Thursday, 12 October 2017

Do I love my country?

My instinctual answer to the question is, "No". What is there to love about a political entity with a dubious history, at least part of which pitted my ancestors against each other (in Ireland). I see its tremendous flaws - the corruption of its politics, more by vanity and indolence than by money, as few people are able to get into politics unless they are already rich; its class-ridden snobberies; its failure to integrate its parts and regions into one nation; its contempt for intelligence, science, the arts, the hinterland of the mind and the sense of wonder; its new-found disdain for the poorest in its society; its short-termism and "can't do" mentality; its faddish conformity in all things from coffee shops to tattoos. But .... would I leave? No.

So, what is there to love about this land? Here's a random sample, in no order of priority

1. The land itself, and this autumn, the landscape of trees and hedgerows in particular;

2. Euphemism and understatement that falls only just short of outright deceit;

3. Graveyards of our ancestors, almost all in unmarked graves;

4. Parish churches everywhere proclaiming in stone and brick the Divine love and pastoral care that the Church of England no
longer feels;

5. Uniforms - for schoolchildren, medical professionals, clergy, black tie diners;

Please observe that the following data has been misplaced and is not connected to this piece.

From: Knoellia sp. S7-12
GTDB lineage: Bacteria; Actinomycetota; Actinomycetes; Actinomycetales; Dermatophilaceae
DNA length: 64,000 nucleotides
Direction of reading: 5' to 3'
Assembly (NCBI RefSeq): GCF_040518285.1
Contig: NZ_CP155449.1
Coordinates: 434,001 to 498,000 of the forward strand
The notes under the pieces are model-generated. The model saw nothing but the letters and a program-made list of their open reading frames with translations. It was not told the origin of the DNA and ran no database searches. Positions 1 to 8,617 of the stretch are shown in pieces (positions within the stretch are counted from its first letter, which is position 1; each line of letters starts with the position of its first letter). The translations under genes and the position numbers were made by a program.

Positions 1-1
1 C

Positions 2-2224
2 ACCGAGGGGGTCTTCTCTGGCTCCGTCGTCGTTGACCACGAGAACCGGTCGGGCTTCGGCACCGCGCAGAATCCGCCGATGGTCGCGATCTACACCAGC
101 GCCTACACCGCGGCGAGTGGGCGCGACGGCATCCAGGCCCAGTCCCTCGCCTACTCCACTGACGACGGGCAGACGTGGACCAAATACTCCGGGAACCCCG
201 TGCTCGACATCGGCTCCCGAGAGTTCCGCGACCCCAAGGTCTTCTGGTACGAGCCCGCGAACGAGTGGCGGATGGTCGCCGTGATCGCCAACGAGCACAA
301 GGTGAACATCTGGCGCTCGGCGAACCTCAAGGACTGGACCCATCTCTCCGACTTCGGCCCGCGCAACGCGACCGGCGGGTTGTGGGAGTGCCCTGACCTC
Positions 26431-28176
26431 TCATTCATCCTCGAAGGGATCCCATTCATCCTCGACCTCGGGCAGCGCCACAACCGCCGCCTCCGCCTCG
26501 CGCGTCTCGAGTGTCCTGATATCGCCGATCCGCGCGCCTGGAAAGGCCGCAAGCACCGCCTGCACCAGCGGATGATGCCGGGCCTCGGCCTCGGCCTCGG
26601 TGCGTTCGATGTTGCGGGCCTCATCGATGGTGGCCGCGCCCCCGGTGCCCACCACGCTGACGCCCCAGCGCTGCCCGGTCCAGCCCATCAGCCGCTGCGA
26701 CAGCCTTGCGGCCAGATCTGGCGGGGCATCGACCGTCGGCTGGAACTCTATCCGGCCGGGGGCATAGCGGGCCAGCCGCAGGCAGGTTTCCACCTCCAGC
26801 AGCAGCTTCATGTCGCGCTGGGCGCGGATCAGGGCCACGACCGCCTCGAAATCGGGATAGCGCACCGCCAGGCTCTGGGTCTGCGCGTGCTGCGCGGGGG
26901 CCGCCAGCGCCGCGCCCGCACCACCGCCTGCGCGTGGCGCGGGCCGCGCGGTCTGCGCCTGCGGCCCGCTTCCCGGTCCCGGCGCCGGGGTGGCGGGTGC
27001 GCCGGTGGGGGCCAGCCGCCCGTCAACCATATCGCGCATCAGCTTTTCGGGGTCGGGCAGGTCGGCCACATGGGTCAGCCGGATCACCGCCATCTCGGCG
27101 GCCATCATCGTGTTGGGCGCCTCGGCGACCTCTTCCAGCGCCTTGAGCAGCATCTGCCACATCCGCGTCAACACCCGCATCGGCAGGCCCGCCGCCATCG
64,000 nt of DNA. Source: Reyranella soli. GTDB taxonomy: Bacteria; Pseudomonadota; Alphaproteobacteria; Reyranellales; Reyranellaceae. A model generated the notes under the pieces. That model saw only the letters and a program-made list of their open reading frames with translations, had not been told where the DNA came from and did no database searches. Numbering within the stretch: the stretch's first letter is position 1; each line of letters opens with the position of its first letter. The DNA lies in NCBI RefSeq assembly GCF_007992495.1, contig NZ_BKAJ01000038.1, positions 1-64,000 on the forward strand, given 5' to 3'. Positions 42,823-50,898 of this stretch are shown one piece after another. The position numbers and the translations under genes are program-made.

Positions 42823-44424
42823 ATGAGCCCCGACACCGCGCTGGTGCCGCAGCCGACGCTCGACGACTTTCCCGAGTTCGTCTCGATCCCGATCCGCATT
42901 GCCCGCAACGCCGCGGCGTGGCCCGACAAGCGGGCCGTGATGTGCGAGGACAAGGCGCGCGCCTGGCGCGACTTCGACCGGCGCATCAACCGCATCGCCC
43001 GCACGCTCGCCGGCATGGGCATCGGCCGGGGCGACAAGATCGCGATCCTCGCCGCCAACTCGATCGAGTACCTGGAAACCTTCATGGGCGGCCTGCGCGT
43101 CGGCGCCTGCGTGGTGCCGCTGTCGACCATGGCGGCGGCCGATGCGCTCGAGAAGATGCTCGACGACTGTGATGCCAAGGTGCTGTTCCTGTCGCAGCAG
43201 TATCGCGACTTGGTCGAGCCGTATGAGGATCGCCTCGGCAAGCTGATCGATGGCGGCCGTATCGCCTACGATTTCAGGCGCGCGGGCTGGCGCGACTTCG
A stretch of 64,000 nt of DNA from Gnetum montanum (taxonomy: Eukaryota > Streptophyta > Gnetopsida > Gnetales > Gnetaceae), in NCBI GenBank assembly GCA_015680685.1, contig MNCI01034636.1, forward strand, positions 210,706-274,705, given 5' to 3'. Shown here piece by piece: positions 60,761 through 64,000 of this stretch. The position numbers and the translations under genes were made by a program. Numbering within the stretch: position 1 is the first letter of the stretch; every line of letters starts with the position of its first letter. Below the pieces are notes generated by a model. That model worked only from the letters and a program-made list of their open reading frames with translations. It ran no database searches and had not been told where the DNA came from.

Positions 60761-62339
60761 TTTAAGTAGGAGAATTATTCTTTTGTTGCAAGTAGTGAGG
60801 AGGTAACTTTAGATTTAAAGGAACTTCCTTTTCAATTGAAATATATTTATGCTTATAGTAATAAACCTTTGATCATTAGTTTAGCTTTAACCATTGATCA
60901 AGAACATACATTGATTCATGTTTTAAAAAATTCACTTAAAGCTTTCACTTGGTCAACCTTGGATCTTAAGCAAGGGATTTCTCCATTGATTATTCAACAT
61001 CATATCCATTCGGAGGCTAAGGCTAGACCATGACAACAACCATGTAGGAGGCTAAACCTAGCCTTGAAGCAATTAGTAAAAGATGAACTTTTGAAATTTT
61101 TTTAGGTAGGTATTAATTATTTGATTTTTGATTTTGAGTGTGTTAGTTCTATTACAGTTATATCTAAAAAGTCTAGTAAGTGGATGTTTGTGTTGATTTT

6. Gardens and allotments tended with such care;

7. A filthy sense of humour which is generally denied;

8. The shipping forecast;

9. The priority of dogs and cats over people;

10. The weather;

11. A Monarchy and House of Lords which have absolutely no right still to be there, but which have clung on through evolution;

12. Free public museums and galleries;

13. The way we all know the aspidistra is part of our national heritage, but few could identify one;

14. "Just a Minute" and "I'm Sorry I Haven't A Clue";

15. The Lord Privy Seal;

16. The Thames and the Tyne;

17. Birdlife, from wrens to kites to kingfishers even in suburban Barton;

18. Bluebell woods;

19. The NHS;

20. "The Archers".


  1. Thanks for these thoughts.

    I do love the Country, I was born here and warts and all, I belong here. I identify as a Londoner (Cockney), but with a broader view a I have spent most of my adult life in different parts of the UK as well as living in Europe for 9 of my years.

    I value the traditions of my Army Alma Mater, because I spent 43 years in it, including four wars, only one of which I actually fought in. I can't argue for Glory,rather for the peace, which every soldier has been in war, wishes for. Perhaps it's why I stayed so long?

    Its more about the family tradition in the Army, where you look after your mates, because when the chips are down, they are all you have. The mutual inter-reliance breeds a type of friendship and fellowship that you miss when you become a civilian, because rarely do you find it among the workplaces you enter, marked by your service experience, many feel stranded, don't cope, and end on the streets or in prison.

  2. When describing one's country,first mention its faults. How very British.